Ancient Amazon Cities Found

Academic dogma asserted that early eyewitness accounts of large numbers of towns and villages in the Amazon were simply flights of fancy of the overactive imaginations of the European explorers. They even went further and advanced theories for why such civilizations could never have existed due to the poor quality of the soil. As is usually the case, the eyewitness accounts have proven to be true and the Academic establishment is left looking like a bunch of brain-dead, fanatical cult members mindlessly repeating the talking points of their Dear Esteemed Leaders and High Priests of Science. Read the National Georgraphic story below about the “controversial new theory” that shows people in the New World were just as advanced as those in the Old:

Dozens of ancient, densely packed, towns, villages, and hamlets arranged in an organized pattern have been mapped in the Brazilian Amazon, anthropologists announced today.

The finding suggests that vast swathes of “pristine” rain forest may actually have been sophisticated urban landscapes prior to the arrival of European colonists.

“It is very different from what we might expect using certain classic models of urbanism,” noted study co-author Michael Heckenberger, an anthropologist at the University of Florida in Gainesville.

Nevertheless, he said, the repeated patterns within and among settlements across the landscape suggest a highly ordered and planned society on par with any medievalEuropean town.

The finding supports a controversial theory that the Amazon River Basin teemed with large societies that were all but obliterated by disease when European colonists arrived in the 15th and 16th centuries.

The isolated tribes that remain in the Amazon today are the last survivors of these once great societies, according to the theory.

Read the full story here: http://news.nationalgeographic.com/news/2008/08/080828-amazon-cities.html

Brazilian Stonehenge Discovered

The Academic establishment has long argued there were no civilizations much less advanced civilizations in Brazil or the Amazon. Apparently they were wrong. Read this story from the BBC about the discovery of a Brazilian Stonehenge:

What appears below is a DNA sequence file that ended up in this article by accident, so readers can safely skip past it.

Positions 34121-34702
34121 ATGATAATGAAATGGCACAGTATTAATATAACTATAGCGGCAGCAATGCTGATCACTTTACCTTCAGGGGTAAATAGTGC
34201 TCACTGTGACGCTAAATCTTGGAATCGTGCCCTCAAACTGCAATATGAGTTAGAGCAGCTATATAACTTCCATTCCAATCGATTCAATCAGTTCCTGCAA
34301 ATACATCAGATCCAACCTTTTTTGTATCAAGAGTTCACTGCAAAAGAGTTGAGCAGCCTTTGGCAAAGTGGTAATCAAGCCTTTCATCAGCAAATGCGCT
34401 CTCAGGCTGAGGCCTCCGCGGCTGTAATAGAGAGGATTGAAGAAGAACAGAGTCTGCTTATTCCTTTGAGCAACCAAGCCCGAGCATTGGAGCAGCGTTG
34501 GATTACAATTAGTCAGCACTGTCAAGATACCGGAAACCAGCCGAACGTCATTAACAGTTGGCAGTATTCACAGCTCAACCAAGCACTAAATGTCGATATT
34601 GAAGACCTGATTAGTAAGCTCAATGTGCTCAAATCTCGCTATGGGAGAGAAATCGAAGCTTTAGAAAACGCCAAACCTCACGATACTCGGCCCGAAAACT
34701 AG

Brazilian archaeologists have found an ancient stone structure in a remote corner of the Amazon that may cast new light on the region’s past.

The site, thought to be an observatory or place of worship, pre-dates European colonisation and is said to suggest a sophisticated knowledge of astronomy. Its appearance is being compared to the English site of Stonehenge.

It was traditionally thought that before European colonisation, the Amazon had no advanced societies. The archaeologists made the discovery in the state of Amapa, in the far north of Brazil. A total of 127 large blocks of stone were found driven into the ground on top of a hill.

Well preserved and each weighing several tons, the stones were arranged upright and evenly spaced. It is not yet known when the structure was built, but fragments of indigenous pottery found at the site are thought to be 2,000 years old.

What impressed researchers was the sophistication of the construction. The stones appear to have been laid out to help pinpoint the winter solstice, when the sun is at its lowest in the sky.

It is thought the ancient people of the Amazon used the stars and phases of the moon to determine crop cycles.

Although the discovery at Amapa is being compared to Stonehenge, the ancient stone circle in southern England, the English site is considerably older.

It is thought to have been erected some time between 3000 and 1600 BC.

Story from BBC NEWS:
http://news.bbc.co.uk/go/pr/fr/-/1/hi/world/americas/4767717.stm